So season rolls around and all I can think about is this buck, I want him bad. I made plans, tent, wait for the rut, etc.. We got snow early that year, and it was deep, so my plan was simple go in there and find that deer while we still had good snow. The first day I ventured back in to that country, it took me most of the day to get there, even from a tent, the half assed trail I followed part of the way was littered with small saplings bent over from the heavy snow, it was a pain, finally sometime after lunch I was almost there, close to that beaver dam, and where the target buck usually crossed, he always crossed that dam and went straight up, or straight down off the mountain he spent a lot of time on, that day he was coming down off it, and headed into country I had never hunted toward across that river, so I looked the track over real good, I was positive it was him, and backed out. There was no way, that late in the day I was going to go after that buck in new country, the opposite way of my tent, which was still several miles away, I just backed out and left, I knew tomorrow he would still be around, or at least I hoped. The next day I got an early start, followed my path/tracks from the day before in the new snow and was on a mission to get in there and find that buck. I can’t remember exactly how far, but I would guess less than a 100 yards from where he was coming off the mountain the day before, there was his track smoking fresh going back up. The snow was deep, quiet, and this deer was headed straight up through wide open hard woods to bed on the side of this mountain where I had tracked him the year before, and his track was fresh. As a I started up his track through those woods there was zero doubt I was going to kill this deer, all I could think about was how the heck would I get this thing out of here, I didn’t care though I would figure that out. One step at a time, slowly I crept up that hill, my head scanning every spot in front of me, to this day I still hate hunting open hard woods like this, I’d much rather be in some thick swamp or spruce thicket. So I would guess about half way up that mountain, creeping along that track, which was super easy, zero other deer or tracks to get confused with, and the conditions were perfect, I spot this one lone hemlock tree, a big green hemlock, right above me, the track is headed right for it, so now I have my gun half up, and I am really creeping, super slow, I’m within 40-50 yards from this tree, the track is headed straight for, and remember I’m on the side of a steep mountain, and that buck picks his head up and looks right down at me.. all I can see is eyes and antlers, he’s looking right at me, I pull up and he’s gone, but in my mind I knew he was screwed, I could see all around this bench, small shelf, whatever you want to call that spot he was bedded on under that tree, I knew I would see him again, and just like that, the whole ordeal probably took less than half a second, there he was again, wide open, going mach 10 broadside in front of, and above me across that wide open hard woods, maybe 40 yards away, so I unloaded on him, emptied my rifle, I had zero doubt he was dead on his feet, I vividly remember not even reloading my rifle as I walked over to what I imagined to be a huge red blood trail on brand new snow going across that mountain, well it didn’t happen, I’m not sure how long it took me to load back up, or realize it wasn’t happening, but eventually I figured out this deer wasn’t hit, I even walked back to the original crime scene and looked for more blood thinking maybe in my excitement I had taken the wrong track out of there after shooting at him, but that wasn’t the case, there wasn’t any other deer around him, and all I found was a couple fresh dead saplings from a .270 bullet. So back down his track I go, now this buck is really hammering out of there, I have no idea how long or far I tracked that deer after missing him, but it was an all day project.. I took the entire tour of that mountain, all over it, time was running out, I had him back to a walk several times, and then I would bump him again and the sprinting would start back up, he even bedded back down again once, I blew it that time too, I just caught a glimpse of him. So after all that, the buck decides he’s had enough of me and wants off that mountain, so down he goes, and the whole time I’m watching on my GPS, sure enough he’s going to cross where that dam was, or used to be, yup he crossed, swam the river.. now what. Like I said before, imagine if that dam was still there, what a stand spot, everything in that woods was crossing on that beaver dam back then, and also apparently when there’s no dam there. So the realization of how I just blew it was starting to set in, I was a few miles from my tent, which is also 4 miles from my truck, wet, tired, and I had my chance and now this animal has swam a river, heading into country I’ve never hunted before, at all, the wrong direction out of there…. then I remember that canoe down stream… So I walk down and check that thing out better, it was only a few hundred yards from my buck track, by the washed out beaver dam spot. This canoe is not much, as you can imagine it had been sitting in the woods for only god knows how many years left there by someone because it was trashed already and they didn’t care what happened to it, a Radisson with no foam, if you’ve ever been in a nice, new, Radisson canoe you can picture this thing I’m about to float in, half a soda can, and I’m not knocking their product, I have a Radisson and they’re super tough, with the foam, not without it. I left my rifle and pack on shore in case this thing sinks and decided to make a test run first, bad idea, 20’ or so from shore I drop the homemade paddle and begin going downstream at a decent clip, never mind the fact every rivet hole had water pouring in, so I reached over the side, the best I could, and begin to hand paddle my way toward shore, it worked, I finally got caught up in the some brush on the bank, and luckily the same side of the river I started on. That was it, this time I really was finished, the buck would live to see another day, my guess is that deer died of old age, who knows, the walk out of there that night to my tent was brutal, I have never hunted that woods since. I didn’t have ONX back then, know one did, heck I was using a trail camera that took film, I won’t lie though I’ve often thought about that spot, and the new cameras we have now and what mite be crossing that beaver dam still if it was back in action…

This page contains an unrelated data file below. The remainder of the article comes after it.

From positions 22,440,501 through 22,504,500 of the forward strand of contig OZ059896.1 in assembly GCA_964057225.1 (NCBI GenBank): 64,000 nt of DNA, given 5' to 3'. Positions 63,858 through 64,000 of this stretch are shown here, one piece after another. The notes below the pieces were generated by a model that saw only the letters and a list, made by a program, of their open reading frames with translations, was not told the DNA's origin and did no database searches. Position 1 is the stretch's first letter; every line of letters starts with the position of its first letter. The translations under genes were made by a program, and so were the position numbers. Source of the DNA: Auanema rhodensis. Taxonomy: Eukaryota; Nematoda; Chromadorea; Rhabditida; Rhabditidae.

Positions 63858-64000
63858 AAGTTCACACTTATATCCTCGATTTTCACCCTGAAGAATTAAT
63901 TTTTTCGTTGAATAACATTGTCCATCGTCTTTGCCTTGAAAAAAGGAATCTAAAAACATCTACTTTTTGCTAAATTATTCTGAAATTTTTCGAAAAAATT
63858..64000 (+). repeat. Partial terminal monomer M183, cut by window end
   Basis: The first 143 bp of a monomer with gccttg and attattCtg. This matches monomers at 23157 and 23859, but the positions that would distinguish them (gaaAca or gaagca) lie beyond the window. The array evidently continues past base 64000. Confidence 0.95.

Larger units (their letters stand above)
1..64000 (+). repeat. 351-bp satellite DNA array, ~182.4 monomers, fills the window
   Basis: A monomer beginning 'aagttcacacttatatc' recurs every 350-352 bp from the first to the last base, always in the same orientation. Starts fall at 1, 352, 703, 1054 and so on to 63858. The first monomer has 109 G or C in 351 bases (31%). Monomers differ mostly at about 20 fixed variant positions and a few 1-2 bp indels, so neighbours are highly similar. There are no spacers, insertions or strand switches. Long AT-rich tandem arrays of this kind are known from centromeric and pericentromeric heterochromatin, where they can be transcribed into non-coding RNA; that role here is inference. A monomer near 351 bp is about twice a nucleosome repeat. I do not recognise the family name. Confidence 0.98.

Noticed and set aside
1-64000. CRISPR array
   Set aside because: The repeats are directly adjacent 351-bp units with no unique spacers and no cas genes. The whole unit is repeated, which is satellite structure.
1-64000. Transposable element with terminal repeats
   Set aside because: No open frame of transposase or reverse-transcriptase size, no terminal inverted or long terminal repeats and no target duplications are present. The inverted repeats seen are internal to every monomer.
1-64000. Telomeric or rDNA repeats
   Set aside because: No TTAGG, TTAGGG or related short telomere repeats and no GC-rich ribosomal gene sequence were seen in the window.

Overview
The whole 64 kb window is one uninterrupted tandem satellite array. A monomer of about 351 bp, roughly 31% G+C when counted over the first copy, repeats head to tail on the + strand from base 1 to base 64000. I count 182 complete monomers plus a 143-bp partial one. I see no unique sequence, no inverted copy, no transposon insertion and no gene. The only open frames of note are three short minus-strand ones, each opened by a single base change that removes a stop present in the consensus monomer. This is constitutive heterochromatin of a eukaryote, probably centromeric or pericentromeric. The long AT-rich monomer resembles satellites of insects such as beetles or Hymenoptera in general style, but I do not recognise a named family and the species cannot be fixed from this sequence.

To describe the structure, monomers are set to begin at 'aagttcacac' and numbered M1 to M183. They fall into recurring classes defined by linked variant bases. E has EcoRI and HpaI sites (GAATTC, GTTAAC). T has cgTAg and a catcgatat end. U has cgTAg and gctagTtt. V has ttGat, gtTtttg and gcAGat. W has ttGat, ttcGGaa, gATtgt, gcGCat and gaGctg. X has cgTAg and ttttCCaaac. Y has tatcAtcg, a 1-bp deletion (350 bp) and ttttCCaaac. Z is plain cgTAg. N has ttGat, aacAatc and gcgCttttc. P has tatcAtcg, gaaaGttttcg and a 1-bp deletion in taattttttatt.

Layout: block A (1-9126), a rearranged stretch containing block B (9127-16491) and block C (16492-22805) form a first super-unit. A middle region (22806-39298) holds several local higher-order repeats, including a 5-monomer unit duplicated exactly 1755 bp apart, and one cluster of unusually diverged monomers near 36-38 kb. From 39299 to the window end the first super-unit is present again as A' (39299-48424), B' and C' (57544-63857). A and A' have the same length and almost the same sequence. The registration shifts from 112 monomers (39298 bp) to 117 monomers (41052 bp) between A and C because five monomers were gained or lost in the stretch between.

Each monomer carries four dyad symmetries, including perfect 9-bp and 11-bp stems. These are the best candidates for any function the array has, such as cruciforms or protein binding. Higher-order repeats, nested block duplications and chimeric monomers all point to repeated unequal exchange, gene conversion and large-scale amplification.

If oklahoma ever had a good snow during rifle season I would LOVE to attempt tracking. Doesn't even have to be a big buck, I'd take tracking a doe group.
There’s nothing quite like finding a smoking fresh track and seeing and learning what a buck does, especially where they stop and rake a tree until there’s fresh shavings laying on top of the freshly fallen snow, or you find that reddish yellow snow where they’ve urinated during the rut and you smell that tincture mix of deer urine and Tonkin is what I call it…. a very unique odor of a rutting buck almost a pine like deer urine smell. Hard to explain in words but you’ll never forget that smell.

Where I am in New York there is so much private land ownership you’re on somebody else’s land before you know it. Tracking is definitely a big woods public or large private tract endeavor but you can learn a lot about deer by tracking them in the snow no matter how much acerage you have.
Dude just nailed a sick PA buck, solo! 4-mile track job, through briars and snow, with a wild finish! Respect!!!